When living in Syria, Nufe also worked in the fields. Now she cultivates vegetables on the farmland outside of Idlib and generates her own income to support her family. She had to take over responsibility very early for her sick mother and two sisters. Especially after Nufe lost her two brothers in an attack, she had to carry all the burden on her shoulders. The ongoing conflict in Syria, worsened the family's financial situation enormously. At some point it became too dangerous to work in the fields without shelter and exposed to the bombs. But there were no other job opportunities and no one else to support the family. In 2017, when the situation in Idlib became desperate, Nufe decided to flee to Turkey with one of her sisters.
When she came to Turkey, Nufe had to cope with many challenges. For her, like for many other female Syrians who fled to Turkey, it was difficult to find an employment. Most of them have no sufficient education and not enough Turkish language skills. They are consequently forced to take up short-term, low-skilled and therefore low-paid jobs.
But since May of this year, Nufe’s situation has improved. Now she is one of 34 women participating in an agricultural project in the Turkish province of Hatay, only a few kilometres from the Syrian border, promoted by Welthungerhilfe. Together with other women and their families, Nufe is cultivating her own 3,000 square metres that is provided for the duration of the project. In order to support Syrian families in vegetable cultivation and provide them with a stable income in the long term, Welthungerhilfe does not only provide the farm land but also irrigation systems, seeds, fertilisers, pesticides and agricultural tools as well as professional advice.
Nufe during work on her own 3000 sqm land. Several timesa week she takes care of her peppers.
"When I started working in this project, I was very relieved. It felt like a big weight was falling off my shoulders. I am the only one in the family who is able to earn money and support the family. My mother and sister still live in Syria, they depend on me. I send money to them every month, there is no man in the family who can support us. My two brothers died in a bomb attack."
Just 15% of Syrian women under temporary protection are in income-generating jobs. 32% of single women like Nufe survive with a monthly income of around 700 Turkish Lira. By selling her harvest, Nufe will be able to sell more than 2 tons of red peppers within a season for a price per kilo of about 2 Turkish Lira.
After harvesting, the peppers are taken to a farm near the fields where they are processed or sold directly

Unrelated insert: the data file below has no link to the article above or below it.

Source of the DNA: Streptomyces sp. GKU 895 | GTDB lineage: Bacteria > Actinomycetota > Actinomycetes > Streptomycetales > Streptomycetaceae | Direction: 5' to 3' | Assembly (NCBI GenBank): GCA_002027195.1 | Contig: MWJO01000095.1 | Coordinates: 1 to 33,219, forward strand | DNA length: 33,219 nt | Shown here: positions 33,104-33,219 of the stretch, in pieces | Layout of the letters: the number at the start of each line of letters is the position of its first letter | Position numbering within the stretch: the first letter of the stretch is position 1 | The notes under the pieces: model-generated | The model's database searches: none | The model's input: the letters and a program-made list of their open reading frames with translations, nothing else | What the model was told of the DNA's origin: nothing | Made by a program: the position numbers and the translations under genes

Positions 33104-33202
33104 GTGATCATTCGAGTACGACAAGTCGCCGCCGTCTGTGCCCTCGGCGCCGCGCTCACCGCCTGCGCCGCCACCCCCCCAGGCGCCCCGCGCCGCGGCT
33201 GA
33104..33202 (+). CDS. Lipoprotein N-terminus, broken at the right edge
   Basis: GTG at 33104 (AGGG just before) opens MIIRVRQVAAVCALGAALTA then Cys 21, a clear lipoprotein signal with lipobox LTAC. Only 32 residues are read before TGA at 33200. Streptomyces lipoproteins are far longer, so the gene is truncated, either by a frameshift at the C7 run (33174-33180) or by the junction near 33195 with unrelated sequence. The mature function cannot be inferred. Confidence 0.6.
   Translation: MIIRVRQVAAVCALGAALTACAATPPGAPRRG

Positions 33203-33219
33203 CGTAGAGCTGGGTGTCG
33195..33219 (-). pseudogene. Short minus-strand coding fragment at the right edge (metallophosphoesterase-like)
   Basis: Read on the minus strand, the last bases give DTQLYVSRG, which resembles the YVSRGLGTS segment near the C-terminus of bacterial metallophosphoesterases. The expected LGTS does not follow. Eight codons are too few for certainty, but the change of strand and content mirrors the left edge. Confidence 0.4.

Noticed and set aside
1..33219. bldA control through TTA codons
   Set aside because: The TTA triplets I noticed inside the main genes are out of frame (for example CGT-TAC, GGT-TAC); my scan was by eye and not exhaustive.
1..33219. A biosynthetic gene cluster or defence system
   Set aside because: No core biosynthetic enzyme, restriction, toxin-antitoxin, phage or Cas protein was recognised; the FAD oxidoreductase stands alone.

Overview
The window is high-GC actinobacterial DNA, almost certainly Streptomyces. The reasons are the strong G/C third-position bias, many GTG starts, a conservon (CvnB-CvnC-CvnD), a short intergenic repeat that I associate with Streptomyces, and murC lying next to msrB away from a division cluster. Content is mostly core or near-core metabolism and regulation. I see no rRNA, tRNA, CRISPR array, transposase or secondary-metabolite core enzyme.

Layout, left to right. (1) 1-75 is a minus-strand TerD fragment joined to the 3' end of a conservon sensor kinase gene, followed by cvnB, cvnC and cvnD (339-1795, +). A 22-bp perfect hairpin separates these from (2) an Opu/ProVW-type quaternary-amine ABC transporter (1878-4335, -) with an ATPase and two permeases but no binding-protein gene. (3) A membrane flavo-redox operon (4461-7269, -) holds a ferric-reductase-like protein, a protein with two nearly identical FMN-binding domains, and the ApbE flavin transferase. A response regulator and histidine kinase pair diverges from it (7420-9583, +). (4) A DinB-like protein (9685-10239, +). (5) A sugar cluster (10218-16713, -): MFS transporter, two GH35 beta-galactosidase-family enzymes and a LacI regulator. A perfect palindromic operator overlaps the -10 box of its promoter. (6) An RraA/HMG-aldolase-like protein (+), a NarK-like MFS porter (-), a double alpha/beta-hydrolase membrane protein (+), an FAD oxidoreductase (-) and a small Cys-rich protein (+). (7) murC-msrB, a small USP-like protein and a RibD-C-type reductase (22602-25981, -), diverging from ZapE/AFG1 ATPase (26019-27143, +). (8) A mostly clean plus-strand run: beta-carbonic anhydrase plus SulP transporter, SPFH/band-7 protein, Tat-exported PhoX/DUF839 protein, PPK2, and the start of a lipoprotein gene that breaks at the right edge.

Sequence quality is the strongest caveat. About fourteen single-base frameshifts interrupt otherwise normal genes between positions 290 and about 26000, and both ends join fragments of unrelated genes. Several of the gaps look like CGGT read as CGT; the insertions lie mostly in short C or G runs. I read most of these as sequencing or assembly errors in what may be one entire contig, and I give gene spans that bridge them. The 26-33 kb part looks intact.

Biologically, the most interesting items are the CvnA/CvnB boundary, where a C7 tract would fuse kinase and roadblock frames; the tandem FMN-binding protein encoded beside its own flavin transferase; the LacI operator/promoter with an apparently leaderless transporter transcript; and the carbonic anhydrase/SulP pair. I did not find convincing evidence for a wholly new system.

Nufe's example illustrates the positive psychological effect that the inclusion of women in agricultural and income-generating projects has. Thus, gender equality is not just a human rights issue, but the key to eradicating poverty and hunger. That is why Welthungerhilfe promotes women's rights and access to income-generating activities.
"I feel so comfortable and I am overjoyed to have a job and my own piece of land. I can go to bed without worrying about what tomorrow will bring, because I know I have a job the next day and can support my family. It's a great feeling to be independent. I have my own peppers to take care of and earn my own income and can do whatever I want with that! I don't depend on a man’s help - it's so cool!"
Nufe proudly presents her own peppers - for her a symbol of independence and security
Many Syrians living in Southeast Turkey have experience in agriculture, but only a small percentage of them have the capacity for their own agricultural production. Many Syrians find it difficult to get a job in this sector, especially because agriculture in Turkey is characterised by small-scale family farming and family members usually cultivate their own fields.
In order to support Syrian families in vegetable cultivation and to provide them with a stable income in the long term, Welthungerhilfe provides agricultural land, irrigation systems, seeds, fertilizers, pesticides and agricultural tools as well as professional advice in the provinces of Mardin, Hatay and Gaziantep in southeast Turkey. The families will grow and harvest cucumbers, lettuce, peppers, oyster mushrooms and plant olive trees, which is an important part of the local cuisine. With the support of the local government, the families will sell the vegetables they do not need for their own consumption in small shops or local markets and benefit from the income.
This project is funded by the German Federal Ministry of Economic Cooperation and Development (BMZ)